Hotel Dealmakers Try to Make Sense of Hotel Investment Market

CHICAGO — With cash-flush buyers increasingly coming off the sidelines, hotels are increasingly trading hands, but the market remains extremely lumpy, according to a panel during Lodging Hospitality’s fourth annual Midwest Lodging Investors Summit at the Hyatt Regency McCormick Place.

There’s no shortage of bidders for large Class-A assets, the healthiest part of the market. And more distressed deals are taking place. But there’s a hole in the market. Deals in the $3 million to $15 million range are much more difficult to close.

The driving factor in deal activity is the debt side of the equation.

Bidders for large Class-A assets tend to be REITs and private funds —investors that either have lots of cash on hand or ample access to credit markets. These are also the kinds of opportunities that lenders of all types are willing to finance.

Distressed deals, especially for smaller assets that can be had for $3 million or less, are also getting done as all-cash deals. But deals in the $3 million to $15 million range are not happening largely because lenders are conservative in funding such deals, according to Teague Hunter, president of Atlanta-based Hunter Hotels.

“That’s where you need financing, and that’s where the slowness is,” Hunter said. “They can get done, but [lenders are only willing to offer] 50 percent to 60 percent leverage. And with that low level of leverage, buyers cannot hit (their return targets).”

Josh Loftus, vice president of originations at GE Capital agreed, saying it was tough for lenders to work in that range of loan sizes. “At end of the day, we’re going to want the top credits, and the CMBS market is going to go after those guys too. Any kind of turnaround story is tough for a lender to get done. And a 50 percent LTV just isn’t going to help the borrower’s return.”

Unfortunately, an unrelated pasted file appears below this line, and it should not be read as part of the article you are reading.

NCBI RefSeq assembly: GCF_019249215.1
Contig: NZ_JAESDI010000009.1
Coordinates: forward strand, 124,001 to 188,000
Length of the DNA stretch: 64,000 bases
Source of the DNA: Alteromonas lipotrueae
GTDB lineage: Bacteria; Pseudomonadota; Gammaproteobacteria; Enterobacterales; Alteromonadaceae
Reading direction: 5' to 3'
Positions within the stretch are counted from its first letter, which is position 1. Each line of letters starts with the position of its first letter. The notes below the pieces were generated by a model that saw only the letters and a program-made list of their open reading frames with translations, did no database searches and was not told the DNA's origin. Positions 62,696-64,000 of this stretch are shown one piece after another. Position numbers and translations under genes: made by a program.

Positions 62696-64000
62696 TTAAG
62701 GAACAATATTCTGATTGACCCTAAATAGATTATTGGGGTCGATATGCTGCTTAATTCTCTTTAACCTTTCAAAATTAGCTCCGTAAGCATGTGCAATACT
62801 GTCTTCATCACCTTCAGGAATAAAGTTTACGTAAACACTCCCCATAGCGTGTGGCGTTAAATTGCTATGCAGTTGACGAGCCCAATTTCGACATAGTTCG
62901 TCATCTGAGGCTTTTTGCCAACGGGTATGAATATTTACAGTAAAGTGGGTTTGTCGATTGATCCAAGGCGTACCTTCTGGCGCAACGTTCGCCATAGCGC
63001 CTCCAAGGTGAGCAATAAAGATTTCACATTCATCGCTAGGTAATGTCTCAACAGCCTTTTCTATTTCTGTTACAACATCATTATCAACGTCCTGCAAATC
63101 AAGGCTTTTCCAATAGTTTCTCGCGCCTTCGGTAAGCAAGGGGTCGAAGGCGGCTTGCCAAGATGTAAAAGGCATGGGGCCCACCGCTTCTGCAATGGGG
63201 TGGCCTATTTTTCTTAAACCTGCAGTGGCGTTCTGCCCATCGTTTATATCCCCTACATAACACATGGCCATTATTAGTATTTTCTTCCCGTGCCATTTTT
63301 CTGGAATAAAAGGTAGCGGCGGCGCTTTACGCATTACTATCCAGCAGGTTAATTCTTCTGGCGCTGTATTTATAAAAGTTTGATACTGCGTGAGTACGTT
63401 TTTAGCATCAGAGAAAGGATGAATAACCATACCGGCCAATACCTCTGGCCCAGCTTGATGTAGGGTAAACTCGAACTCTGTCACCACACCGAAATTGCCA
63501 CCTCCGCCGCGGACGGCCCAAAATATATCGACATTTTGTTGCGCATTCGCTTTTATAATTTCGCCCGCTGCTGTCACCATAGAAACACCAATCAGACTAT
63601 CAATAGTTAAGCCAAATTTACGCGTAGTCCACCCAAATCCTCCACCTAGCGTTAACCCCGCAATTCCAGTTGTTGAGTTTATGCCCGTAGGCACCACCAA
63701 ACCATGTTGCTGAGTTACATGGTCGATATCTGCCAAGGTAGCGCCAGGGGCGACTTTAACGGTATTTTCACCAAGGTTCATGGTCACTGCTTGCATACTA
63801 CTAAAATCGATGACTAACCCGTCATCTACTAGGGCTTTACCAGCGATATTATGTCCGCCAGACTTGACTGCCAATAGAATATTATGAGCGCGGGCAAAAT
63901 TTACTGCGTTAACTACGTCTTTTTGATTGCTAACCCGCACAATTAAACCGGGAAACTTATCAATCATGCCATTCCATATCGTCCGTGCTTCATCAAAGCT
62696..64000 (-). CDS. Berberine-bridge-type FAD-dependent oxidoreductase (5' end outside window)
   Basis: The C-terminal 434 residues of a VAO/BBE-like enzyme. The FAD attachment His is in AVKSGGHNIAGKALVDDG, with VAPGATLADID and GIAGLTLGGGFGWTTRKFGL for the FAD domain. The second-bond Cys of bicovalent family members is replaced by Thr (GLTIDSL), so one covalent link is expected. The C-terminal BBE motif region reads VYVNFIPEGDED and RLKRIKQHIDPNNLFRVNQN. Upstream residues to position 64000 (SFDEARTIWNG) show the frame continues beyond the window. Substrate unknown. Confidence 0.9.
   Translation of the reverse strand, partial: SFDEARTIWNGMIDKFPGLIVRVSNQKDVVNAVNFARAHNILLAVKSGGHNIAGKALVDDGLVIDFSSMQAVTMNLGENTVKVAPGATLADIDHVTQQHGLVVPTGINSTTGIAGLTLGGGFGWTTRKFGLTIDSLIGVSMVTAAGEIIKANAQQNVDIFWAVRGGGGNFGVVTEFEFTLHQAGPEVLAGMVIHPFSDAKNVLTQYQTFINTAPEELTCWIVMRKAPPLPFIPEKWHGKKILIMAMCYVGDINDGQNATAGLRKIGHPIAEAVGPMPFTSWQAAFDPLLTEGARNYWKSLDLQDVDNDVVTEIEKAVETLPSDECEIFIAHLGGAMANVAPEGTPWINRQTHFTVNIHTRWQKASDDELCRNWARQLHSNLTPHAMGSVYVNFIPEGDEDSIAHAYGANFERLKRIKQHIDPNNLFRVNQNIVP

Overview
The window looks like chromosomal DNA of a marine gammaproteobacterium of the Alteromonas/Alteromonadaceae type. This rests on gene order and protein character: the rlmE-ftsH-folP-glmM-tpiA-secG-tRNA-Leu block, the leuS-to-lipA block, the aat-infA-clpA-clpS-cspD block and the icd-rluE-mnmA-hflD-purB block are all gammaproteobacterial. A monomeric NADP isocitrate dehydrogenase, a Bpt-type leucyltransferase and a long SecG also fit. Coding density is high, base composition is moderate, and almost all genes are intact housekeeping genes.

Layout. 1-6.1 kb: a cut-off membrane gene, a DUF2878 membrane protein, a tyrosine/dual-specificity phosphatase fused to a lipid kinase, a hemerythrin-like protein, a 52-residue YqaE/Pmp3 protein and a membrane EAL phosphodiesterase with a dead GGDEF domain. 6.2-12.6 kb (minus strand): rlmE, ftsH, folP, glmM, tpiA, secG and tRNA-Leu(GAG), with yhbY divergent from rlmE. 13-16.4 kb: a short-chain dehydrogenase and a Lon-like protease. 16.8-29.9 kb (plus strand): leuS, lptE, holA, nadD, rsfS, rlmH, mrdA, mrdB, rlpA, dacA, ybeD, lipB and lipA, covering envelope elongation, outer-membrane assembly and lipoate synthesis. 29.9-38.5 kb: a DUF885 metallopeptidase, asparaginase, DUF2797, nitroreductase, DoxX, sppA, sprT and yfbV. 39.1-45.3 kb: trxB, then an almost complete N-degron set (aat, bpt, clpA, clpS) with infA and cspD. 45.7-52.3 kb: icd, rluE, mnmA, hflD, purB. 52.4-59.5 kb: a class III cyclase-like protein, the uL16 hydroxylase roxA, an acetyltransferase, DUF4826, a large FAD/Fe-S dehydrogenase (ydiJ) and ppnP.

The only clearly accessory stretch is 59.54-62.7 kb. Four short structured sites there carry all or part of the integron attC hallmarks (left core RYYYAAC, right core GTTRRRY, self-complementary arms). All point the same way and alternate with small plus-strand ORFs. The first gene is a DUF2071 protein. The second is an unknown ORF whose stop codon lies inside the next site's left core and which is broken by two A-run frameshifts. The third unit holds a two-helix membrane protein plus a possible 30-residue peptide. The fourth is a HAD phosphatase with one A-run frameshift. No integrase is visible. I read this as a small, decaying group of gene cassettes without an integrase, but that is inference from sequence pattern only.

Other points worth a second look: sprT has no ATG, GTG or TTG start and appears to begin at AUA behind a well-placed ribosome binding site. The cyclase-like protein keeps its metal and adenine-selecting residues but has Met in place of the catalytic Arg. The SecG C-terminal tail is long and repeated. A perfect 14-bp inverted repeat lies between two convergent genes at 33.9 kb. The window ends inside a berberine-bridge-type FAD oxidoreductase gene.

Overall, approximately $8 billion in hotel deals have taken place so far this year, according to Mitch Miller, founder and CEO of the Miller Law Group.

Miller moderated the session entitled “REITville vs. Reality.” REITs acquiring upscale properties account for about half of those deals. And there have been 12 portfolio deals of $100 million or more completed this year.

Dan Beider, chairman and senior managing director with Paramount Lodging Advisors, says there has been an uptick in interest in deals across the board, and the activity from smaller buyers is sometimes getting overlooked.

“When we send something out to notify the investment community, in the last six months we have had a 400 percent increase in executed confidentiality agreements across the board,” Beider says. “Fundamentally, a good sound deal that is priced right is going to sell.”

Gazing into the crystal ball
Going forward, the panelists expect the hotel investment market to continue to recover and for deal volume to grow.

Buyers will have opportunities to add value to an asset and generate net operating income. “Those opportunities are everywhere,” Beider said.“They are on-market and off-market opportunities.”

Bill Hanley, president of Lexington Hotels, added, “REITs are going to top-performing markets … and to guaranteed locations occupied by the top four or five brands. That leaves a whole sector of the market where there is opportunity. The challenge is that the investor needs to understand that value, and where it’s performing at now will not be where it is going to be in three years.”

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